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Highly Effective Chest Training

By Sean Nalewanyj

Although I don't feel that the chest is necessarily the most important muscle group to develop for overall body size, it is the one that I get the most questions about. It is considered one of the "showy" muscles, and most definitely the muscle group that most people try to develop to the fullest.

Everyone wants a huge chest, plain and simple. It is all too common to see inexperienced lifters slaving away on endless sets of bench presses and cable crossovers in search of full, thick pecs. It is also used as a landmark for strength (although it shouldn't be). If I had a dime for every time I've heard someone ask that question we've all heard a million times, "how much do you bench?" I'd be rich. Either way, the chest is still a very important upper body muscle group that helps contribute to that look of overall thickness. Sean Nalewanyj is a bodybuilding expert

The reality is that there is nothing complicated about building an impressive chest The bottom line for huge chest gains is consistency, effort and steady progression in weight and repetitions. There are no shortcuts to any place worth going, and a huge chest is no exception. Some are genetically blessed with well-developed pectorals, and for others their chest lags behind. Either way, hard work and dedication is the most important factor.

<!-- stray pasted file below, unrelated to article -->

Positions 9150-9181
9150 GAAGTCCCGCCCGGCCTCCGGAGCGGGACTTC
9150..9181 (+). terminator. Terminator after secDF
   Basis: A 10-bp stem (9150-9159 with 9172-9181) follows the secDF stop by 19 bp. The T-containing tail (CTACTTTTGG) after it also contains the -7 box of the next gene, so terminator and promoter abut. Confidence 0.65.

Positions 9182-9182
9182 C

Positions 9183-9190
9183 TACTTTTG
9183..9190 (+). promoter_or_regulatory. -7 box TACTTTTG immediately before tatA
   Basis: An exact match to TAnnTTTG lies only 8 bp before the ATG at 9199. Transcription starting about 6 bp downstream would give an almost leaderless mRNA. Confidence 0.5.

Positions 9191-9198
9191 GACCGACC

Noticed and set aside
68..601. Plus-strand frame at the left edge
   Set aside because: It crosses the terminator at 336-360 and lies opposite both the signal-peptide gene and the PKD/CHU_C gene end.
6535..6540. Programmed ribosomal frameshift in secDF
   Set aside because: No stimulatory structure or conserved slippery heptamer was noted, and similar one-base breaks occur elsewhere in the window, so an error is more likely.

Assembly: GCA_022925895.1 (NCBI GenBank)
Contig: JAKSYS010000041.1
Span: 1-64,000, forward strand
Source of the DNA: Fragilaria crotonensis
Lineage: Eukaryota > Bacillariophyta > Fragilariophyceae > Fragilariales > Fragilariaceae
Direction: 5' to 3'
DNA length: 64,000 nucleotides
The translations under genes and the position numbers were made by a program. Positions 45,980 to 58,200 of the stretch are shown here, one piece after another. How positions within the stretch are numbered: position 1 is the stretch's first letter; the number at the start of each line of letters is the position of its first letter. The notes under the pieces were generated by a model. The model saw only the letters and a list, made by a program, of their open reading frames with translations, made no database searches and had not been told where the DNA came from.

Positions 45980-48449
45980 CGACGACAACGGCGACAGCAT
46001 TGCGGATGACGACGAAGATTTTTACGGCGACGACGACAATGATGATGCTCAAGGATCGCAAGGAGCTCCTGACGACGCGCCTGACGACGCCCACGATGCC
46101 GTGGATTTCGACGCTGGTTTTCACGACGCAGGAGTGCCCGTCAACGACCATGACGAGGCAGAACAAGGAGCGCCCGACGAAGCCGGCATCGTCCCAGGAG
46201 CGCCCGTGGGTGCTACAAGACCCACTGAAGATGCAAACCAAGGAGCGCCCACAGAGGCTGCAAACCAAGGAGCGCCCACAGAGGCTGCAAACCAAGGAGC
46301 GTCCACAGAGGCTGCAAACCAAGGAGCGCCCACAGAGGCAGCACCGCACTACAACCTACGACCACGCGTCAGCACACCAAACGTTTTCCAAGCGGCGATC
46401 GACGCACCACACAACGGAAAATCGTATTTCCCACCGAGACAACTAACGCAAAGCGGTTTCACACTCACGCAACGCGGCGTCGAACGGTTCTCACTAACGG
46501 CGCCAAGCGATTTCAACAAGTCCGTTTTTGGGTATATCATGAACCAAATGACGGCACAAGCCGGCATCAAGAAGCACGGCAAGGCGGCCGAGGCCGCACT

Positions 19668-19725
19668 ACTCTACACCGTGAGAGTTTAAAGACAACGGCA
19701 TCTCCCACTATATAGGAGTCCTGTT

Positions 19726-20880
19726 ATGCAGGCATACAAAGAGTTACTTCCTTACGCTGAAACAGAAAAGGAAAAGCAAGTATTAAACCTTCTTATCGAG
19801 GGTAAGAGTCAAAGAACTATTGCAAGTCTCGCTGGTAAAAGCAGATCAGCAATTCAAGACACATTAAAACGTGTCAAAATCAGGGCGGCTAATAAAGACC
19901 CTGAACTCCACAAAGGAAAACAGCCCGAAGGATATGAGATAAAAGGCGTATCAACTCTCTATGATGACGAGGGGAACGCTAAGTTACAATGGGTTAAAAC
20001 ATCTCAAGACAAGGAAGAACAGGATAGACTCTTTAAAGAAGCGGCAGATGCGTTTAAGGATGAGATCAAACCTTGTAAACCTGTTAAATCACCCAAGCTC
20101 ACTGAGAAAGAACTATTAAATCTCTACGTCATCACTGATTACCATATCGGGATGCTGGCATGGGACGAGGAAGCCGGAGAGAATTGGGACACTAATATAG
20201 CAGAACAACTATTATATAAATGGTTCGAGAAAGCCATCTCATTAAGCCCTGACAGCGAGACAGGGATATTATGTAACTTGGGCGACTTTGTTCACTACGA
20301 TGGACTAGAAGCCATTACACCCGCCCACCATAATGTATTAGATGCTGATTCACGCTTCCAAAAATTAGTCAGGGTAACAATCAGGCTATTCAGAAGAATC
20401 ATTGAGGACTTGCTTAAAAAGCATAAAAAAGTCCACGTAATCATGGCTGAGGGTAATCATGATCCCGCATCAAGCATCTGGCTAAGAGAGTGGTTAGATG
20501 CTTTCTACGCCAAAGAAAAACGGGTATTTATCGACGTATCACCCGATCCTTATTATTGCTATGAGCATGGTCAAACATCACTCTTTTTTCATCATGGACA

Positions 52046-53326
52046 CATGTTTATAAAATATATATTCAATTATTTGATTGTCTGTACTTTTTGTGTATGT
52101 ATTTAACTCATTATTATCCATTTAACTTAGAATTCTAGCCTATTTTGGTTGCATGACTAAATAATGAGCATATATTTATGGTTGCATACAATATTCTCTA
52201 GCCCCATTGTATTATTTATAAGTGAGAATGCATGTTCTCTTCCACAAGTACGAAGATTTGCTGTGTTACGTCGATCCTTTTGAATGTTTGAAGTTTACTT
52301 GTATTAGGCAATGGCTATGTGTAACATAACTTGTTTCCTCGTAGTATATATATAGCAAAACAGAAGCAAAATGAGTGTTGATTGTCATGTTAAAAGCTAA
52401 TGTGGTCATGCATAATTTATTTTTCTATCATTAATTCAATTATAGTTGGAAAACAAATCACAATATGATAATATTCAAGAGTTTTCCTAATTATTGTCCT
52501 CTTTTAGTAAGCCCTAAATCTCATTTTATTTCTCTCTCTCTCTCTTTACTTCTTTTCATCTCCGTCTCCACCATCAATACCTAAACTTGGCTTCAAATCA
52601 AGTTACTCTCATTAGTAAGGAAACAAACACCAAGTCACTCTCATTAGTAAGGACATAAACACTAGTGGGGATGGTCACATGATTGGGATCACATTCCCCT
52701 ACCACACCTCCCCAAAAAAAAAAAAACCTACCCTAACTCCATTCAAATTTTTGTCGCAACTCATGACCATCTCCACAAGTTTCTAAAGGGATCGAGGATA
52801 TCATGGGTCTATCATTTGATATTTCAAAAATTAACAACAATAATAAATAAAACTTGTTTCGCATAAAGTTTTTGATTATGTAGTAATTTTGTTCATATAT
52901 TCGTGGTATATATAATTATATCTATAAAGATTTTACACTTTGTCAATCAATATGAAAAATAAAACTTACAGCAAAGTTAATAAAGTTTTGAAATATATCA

The chest is made up of two main heads, the pectoralis major and the pectoralis minor. To stimulate the chest using weights you will be using one of two motions: a press or a flye. If you want the most out of your chest workouts, the key lies in your pressing movements. Although flyes may have their place every once in a while, the pressing movements are where your true strength lies. The more weight you can move, the more muscle fibers you can recruit. There is absolutely no replacement for heavy barbell presses, dumbbell presses and wide-grip dips. These are the basic, bread-and-butter lifts and should always be the cornerstone of your chest workouts. Save the pec-deck and cable crossovers for the pencil necked geeks on the treadmill; real men train with real lifts. You don't have to eliminate them altogether, but definitely use them sparingly.

Like I said before, building thick and well developed pec muscles is fairly simple. There are no secrets, magic formulas or killer techniques that will "shock" your chest into massive growth. Stick to your basic presses, focus on overload and progression, and I promise that you will see impressive gains. Here are the most effective and ineffective lifts for packing muscle onto the chest:

Flat/Incline/Decline Barbell Bench Press:

A standard barbell press is the meat and potatoes of any effective chest routine. This basic compound movement will allow you to handle the most weight through the given range of motion. The incline press will shift more of the stress to the upper region of the chest while the decline does the opposite, targeting the lower/outer region. The flat bench press works the upper and lower regions equally. I highly recommend a standard barbell press as a basic component of your chest routine.